Rick Roman has kicked himself for years over an investment play that got away.
As a teenager, his mother helped him buy shares in Topps Chewing Gum, the company well known to Roman and millions of other avid sports card collectors. It was his first taste as an investor, and it changed his life.
While he held onto those Topps shares, somewhere along the way he lost something he equally cherished — the Topps stock certificate embellished with its picture of Bazooka bubble gum. In those days, most companies issued actual paper certificates as legal proof of ownership before electronic recordkeeping became more the norm.
Roman said the Topps certificate was an attention getter in his house, prominently displayed to spur his curiosity about investing.
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Little did he know then that the paper he lost would be worth something someday. Try about $500, according to the Scripophily.com collectible website.
That first investment experience, however, prompted Roman to pursue a college degree in finance. It was also the genesis for the company Roman and his wife, Leslie, started in 2002 called GiveAshare.
The company is not an investment firm, nor does it offer stock-picking advice. Just as its name implies, GiveAshare specializes in one-share ownership in about 110 companies. You don’t need deep pockets for this amount of investment exposure, either.
What distinguishes the company? In addition to the stock, owners can also buy the company’s actual stock certificate or a replica for those companies that no longer issue paper. GiveAshare also provides the matting and framing for a price. For example, a framed Twitter stock certificate ranges from $56 to $98, plus the cost of the share.
Roman said about half his customers are buying single shares — and the certificate — as a gift for children 18 and under. They’re mostly picking companies that kids are familiar with, rather than because of investment potential, said Roman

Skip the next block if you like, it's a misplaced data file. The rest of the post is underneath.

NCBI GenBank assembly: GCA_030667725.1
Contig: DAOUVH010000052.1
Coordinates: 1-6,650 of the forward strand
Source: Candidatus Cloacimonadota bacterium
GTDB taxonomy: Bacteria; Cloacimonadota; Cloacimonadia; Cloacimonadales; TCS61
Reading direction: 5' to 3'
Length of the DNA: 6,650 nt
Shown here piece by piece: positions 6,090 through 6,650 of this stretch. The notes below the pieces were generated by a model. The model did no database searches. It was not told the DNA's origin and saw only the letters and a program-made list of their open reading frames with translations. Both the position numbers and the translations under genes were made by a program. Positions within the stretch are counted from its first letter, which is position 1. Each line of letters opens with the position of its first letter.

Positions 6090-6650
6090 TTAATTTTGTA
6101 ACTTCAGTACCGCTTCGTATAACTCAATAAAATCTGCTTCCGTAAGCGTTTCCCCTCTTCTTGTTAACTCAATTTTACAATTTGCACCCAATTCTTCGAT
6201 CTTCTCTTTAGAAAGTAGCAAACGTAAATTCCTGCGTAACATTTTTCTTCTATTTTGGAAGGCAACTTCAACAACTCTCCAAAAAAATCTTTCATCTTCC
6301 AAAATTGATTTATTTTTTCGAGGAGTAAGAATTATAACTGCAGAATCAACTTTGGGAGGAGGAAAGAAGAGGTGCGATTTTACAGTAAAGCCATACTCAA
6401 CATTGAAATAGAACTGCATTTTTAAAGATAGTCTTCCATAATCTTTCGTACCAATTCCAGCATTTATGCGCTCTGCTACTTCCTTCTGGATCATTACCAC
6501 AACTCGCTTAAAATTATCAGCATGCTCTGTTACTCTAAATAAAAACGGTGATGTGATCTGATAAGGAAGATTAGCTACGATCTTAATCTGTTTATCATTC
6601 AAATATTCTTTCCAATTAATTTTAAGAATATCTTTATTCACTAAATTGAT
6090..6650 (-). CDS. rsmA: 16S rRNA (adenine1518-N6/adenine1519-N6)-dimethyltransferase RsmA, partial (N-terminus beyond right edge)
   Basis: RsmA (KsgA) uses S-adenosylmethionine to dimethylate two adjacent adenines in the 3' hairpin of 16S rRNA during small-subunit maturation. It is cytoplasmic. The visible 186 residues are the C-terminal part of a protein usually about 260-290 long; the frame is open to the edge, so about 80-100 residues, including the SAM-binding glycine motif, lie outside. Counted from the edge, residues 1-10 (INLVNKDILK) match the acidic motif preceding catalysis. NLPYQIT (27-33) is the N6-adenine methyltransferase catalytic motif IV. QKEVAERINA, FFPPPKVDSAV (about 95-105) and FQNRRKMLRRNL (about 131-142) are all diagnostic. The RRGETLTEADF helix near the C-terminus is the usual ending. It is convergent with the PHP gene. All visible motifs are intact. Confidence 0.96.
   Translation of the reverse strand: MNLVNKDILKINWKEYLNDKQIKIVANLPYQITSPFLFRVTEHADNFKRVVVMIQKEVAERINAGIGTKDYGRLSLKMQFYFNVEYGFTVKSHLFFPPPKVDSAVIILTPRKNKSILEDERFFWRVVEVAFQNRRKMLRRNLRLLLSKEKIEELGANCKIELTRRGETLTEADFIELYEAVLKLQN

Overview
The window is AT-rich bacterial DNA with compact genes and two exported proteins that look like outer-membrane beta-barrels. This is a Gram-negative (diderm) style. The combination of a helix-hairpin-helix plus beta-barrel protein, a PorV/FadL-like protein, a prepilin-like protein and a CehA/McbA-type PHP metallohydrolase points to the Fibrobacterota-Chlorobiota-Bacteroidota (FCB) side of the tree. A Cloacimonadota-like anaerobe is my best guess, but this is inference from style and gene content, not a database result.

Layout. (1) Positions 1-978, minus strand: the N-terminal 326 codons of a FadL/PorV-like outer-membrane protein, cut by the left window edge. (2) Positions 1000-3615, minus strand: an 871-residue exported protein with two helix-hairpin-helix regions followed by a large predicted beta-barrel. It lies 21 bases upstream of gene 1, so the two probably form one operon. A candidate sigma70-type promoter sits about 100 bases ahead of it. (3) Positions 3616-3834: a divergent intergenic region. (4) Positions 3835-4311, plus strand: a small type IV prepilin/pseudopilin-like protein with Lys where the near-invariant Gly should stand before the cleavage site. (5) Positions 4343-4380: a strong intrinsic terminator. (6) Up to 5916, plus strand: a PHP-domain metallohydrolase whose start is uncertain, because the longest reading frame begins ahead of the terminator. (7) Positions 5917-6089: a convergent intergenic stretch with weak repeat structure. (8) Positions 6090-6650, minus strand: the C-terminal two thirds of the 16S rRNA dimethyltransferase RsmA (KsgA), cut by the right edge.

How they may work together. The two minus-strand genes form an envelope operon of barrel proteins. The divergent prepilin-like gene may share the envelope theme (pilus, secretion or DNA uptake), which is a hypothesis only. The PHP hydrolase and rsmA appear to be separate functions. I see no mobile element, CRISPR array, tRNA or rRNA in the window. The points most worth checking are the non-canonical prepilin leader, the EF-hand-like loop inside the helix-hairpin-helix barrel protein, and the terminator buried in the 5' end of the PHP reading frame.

That explains why his most popular stock certificates include Walt Disney, Dreamworks, Apple, Manchester United, Nike and Coca-Cola.
Snapchat, the social media platform that recently started selling stock to the public for the first time, could soon join his best-seller list. The company is all the rage among the 18 to 34 crowd, and they’re buying the stock, too.
While it does not appear that Snapchat will issue an actual paper certificate, GiveAshare customers can choose a mock-up instead.
While the stock certificates make for a fine gift, the other part of GiveAShare’s story is that youngsters can learn about the stock market.
By owning one share, a young investor is entitled to receive annual reports, dividends, invitations to shareholder meetings and other perks. But Roman believes the real value of owning a certificate is that it can be a conversation starter between adults and kids, just like it was for him as a teen.
Snapchat, Roman said, represents one of those opportunities. One lesson might be to temper your enthusiasm over the hype in an individual stock, especially if the shares are bid up well beyond their worth. That could lead to another lesson — what goes up invariably will go down.
As for Roman, he received a nice surprise from his wife on his 58th birthday in March — a framed Topps Chewing Co. stock certificate. No doubt, it will be displayed prominently.
Steve Rosen: 816-234-4879